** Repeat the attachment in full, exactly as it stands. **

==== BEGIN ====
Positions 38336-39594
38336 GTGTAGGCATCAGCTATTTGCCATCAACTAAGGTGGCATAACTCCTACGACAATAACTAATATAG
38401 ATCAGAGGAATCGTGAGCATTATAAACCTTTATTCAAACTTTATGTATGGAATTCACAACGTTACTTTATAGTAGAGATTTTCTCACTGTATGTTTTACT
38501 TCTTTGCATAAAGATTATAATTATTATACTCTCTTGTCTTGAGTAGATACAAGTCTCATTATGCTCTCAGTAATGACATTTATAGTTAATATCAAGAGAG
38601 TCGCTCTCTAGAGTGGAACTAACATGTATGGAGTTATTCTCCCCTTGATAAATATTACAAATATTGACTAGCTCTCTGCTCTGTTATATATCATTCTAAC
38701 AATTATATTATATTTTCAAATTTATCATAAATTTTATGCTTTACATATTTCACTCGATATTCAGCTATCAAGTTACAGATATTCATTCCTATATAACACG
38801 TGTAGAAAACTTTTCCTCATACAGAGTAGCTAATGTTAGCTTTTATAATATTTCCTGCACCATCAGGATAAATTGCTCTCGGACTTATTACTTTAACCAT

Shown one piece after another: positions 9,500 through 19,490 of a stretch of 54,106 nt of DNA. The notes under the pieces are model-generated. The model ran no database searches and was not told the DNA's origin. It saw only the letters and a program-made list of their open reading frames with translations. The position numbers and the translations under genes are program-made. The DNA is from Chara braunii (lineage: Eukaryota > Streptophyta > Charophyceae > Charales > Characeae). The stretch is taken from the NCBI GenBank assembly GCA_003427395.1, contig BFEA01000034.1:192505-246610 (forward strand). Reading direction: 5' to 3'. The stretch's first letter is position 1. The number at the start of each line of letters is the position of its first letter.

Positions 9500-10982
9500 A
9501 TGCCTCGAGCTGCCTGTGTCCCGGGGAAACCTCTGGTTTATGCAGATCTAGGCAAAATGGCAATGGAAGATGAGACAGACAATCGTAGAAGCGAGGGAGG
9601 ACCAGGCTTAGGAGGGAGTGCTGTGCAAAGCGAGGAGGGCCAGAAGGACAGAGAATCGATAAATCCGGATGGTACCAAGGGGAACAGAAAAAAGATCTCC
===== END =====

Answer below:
Positions 38336-39594
38336 GTGTAGGCATCAGCTATTTGCCATCAACTAAGGTGGCATAACTCCTACGACAATAACTAATATAG
38401 ATCAGAGGAATCGTGAGCATTATAAACCTTTATTCAAACTTTATGTATGGAATTCACAACGTTACTTTATAGTAGAGATTTTCTCACTGTATGTTTTACT
38501 TCTTTGCATAAAGATTATAATTATTATACTCTCTTGTCTTGAGTAGATACAAGTCTCATTATGCTCTCAGTAATGACATTTATAGTTAATATCAAGAGAG
38601 TCGCTCTCTAGAGTGGAACTAACATGTATGGAGTTATTCTCCCCTTGATAAATATTACAAATATTGACTAGCTCTCTGCTCTGTTATATATCATTCTAAC
38701 AATTATATTATATTTTCAAATTTATCATAAATTTTATGCTTTACATATTTCACTCGATATTCAGCTATCAAGTTACAGATATTCATTCCTATATAACACG
38801 TGTAGAAAACTTTTCCTCATACAGAGTAGCTAATGTTAGCTTTTATAATATTTCCTGCACCATCAGGATAAATTGCTCTCGGACTTATTACTTTAACCAT

Shown one piece after another: positions 9,500 through 19,490 of a stretch of 54,106 nt of DNA. The notes under the pieces are model-generated. The model ran no database searches and was not told the DNA's origin. It saw only the letters and a program-made list of their open reading frames with translations. The position numbers and the translations under genes are program-made. The DNA is from Chara braunii (lineage: Eukaryota > Streptophyta > Charophyceae > Charales > Characeae). The stretch is taken from the NCBI GenBank assembly GCA_003427395.1, contig BFEA01000034.1:192505-246610 (forward strand). Reading direction: 5' to 3'. The stretch's first letter is position 1. The number at the start of each line of letters is the position of its first letter.

Positions 9500-10982
9500 A
9501 TGCCTCGAGCTGCCTGTGTCCCGGGGAAACCTCTGGTTTATGCAGATCTAGGCAAAATGGCAATGGAAGATGAGACAGACAATCGTAGAAGCGAGGGAGG
9601 ACCAGGCTTAGGAGGGAGTGCTGTGCAAAGCGAGGAGGGCCAGAAGGACAGAGAATCGATAAATCCGGATGGTACCAAGGGGAACAGAAAAAAGATCTCC